Until earlier this year, there was a Circuit Split on the issue of whether a plaintiff had to have a federal copyright registration in hand before filing a lawsuit, meaning that some courts required a plaintiff to have a copyright registration first and others did not. In March 2019, the Supreme Court resolved the issue by finding that a plaintiff must have a copyright registration before filing suit. Fourth Estate Pub. Ben. Corp. v., LLC, 139 S. Ct. 881, 886-87 (2019). If an adverse party is threatening you but has not referenced copyright registration numbers in any of its correspondence with you, ask them to provide those numbers to you. They cannot file a lawsuit until the Copyright Office has issued a registration to them for the works at issue.

A related but more complicated inquiry is whether any asserted copyright registrations are valid and whether any valid copyright registrations cover a single work or several works as allowed by the limited types of group registrations processed by the Copyright Office.

Until recently, some group registrations could cover hundreds of individual works. For certain types of group registrations, each individual work covered may give rise to a separate award of statutory damages. Other types of registrations, like a registration for a compilation, are treated as a single work for the purposes of assessing a plaintiff’s damages even though the compilation may comprise multiple parts that could have been registered individually.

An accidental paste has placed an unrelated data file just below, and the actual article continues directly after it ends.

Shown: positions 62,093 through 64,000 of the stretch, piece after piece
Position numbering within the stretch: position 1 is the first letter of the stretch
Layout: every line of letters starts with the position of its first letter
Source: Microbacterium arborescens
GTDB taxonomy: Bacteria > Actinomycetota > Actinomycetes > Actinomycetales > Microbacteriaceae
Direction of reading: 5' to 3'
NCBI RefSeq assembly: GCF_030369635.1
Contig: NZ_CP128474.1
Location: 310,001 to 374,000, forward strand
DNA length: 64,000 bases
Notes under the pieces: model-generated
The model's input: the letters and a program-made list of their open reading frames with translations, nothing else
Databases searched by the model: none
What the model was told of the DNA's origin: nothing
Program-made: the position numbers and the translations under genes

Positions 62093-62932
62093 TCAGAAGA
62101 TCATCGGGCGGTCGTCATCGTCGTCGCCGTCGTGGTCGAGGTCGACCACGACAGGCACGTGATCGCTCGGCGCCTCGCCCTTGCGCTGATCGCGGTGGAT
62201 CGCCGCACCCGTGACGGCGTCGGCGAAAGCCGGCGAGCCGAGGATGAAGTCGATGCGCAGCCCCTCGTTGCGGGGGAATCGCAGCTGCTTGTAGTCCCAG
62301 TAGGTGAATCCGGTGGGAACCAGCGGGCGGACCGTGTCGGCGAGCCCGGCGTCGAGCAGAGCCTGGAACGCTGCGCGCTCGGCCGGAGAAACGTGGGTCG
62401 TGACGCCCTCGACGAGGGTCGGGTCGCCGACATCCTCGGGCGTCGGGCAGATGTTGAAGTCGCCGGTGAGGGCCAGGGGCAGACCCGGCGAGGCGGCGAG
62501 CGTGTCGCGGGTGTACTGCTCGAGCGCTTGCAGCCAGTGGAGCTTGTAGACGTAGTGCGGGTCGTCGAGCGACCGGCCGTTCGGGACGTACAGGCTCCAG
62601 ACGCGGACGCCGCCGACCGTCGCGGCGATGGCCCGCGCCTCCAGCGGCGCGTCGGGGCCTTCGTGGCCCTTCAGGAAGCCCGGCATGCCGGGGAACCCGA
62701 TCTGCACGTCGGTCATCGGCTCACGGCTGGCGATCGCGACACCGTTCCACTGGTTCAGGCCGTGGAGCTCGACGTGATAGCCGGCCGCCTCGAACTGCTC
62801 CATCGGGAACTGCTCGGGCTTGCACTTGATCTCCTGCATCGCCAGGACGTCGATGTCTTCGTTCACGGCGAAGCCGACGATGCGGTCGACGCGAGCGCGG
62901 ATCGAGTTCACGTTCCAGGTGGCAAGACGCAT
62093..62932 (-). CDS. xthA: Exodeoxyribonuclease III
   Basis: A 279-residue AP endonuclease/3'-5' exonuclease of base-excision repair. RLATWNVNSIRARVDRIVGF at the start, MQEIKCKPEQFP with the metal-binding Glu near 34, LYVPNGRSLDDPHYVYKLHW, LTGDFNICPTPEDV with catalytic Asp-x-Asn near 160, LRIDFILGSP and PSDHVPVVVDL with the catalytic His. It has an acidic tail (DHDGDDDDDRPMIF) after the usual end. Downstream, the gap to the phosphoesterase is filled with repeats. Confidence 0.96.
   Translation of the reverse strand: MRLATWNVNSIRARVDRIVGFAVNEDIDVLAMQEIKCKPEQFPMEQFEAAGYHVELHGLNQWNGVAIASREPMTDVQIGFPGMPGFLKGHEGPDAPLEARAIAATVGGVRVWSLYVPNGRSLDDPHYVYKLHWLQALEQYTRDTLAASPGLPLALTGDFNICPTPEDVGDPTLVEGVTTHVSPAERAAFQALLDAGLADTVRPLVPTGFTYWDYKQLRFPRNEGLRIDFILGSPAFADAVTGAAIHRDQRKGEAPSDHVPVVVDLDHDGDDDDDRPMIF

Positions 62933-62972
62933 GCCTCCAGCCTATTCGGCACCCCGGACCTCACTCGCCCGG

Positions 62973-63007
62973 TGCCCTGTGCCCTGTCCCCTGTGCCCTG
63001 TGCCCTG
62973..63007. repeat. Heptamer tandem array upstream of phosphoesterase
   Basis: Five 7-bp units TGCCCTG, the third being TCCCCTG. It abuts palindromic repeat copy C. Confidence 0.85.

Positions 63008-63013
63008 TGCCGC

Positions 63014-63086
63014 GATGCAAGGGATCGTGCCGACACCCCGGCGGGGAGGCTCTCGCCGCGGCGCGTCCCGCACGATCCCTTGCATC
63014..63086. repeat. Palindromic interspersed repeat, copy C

When Did the Alleged Infringement Occur?

Another important initial inquiry is whether the plaintiff’s claim is barred by the three-year statute of limitations in the Copyright Act. 17 U.S.C. § 507(b). The three years start to run from the date on which “the claim accrued.”

In New York, the claim accrues when the plaintiff knew or should have known about your allegedly infringing activity. Psihoyos v. John Wiley & Sons, Inc., 748 F.3d 120, 125 (2d Cir. 2014). Most courts, however, recognize and apply the separate-accrual rule when considering whether a copyright claim is time barred. In 2014, the Supreme Court wrote “[i]t is widely recognized that the separate-accrual rule attends the copyright statute of limitations.” Petrella v. Metro-Goldwyn-Mayer, Inc., 572 U.S. 663, 671 (2014). “Under that rule, when a defendant commits successive violations, the statute of limitations runs separately from each violation.” Id. “Each time an infringing work is reproduced or distributed, the infringer commits a new wrong.” Id. In some circumstances, courts will treat an ongoing act of copyright infringement as a single infringement that does not restart the statute of limitations period under the separate-accrual rule. See Craig v. UMG Recordings, Inc., 380 F. Supp. 3d 324, 336 (S.D.N.Y. 2019) (collecting cases).

Even if a plaintiff’s claims are not barred by the statute of limitations, the damages they may recover will be limited to the three years immediately preceding their lawsuit. Too often plaintiff’s will use spreadsheets reciting decades worth of sales from a defendant or lack of sales from a plaintiff to justify their bad faith settlement demands. Have you made a lot of money from your allegedly infringing acts in the past three years? Has the plaintiff’s business taken a significant hit because of your allegedly infringing activity? If the answer to both questions is “no,” the damages available to the plaintiff may be significantly smaller.

Moreover, with certain exceptions, the Copyright Act does not allow a plaintiff to recover statutory damages or attorneys’ fees if a defendant can show that any infringement began before the Copyright Office issued the relevant registrations. 17 U.S.C. § 412.

Worst Case Scenario, What Kind of Damages Are Reasonably on the Table?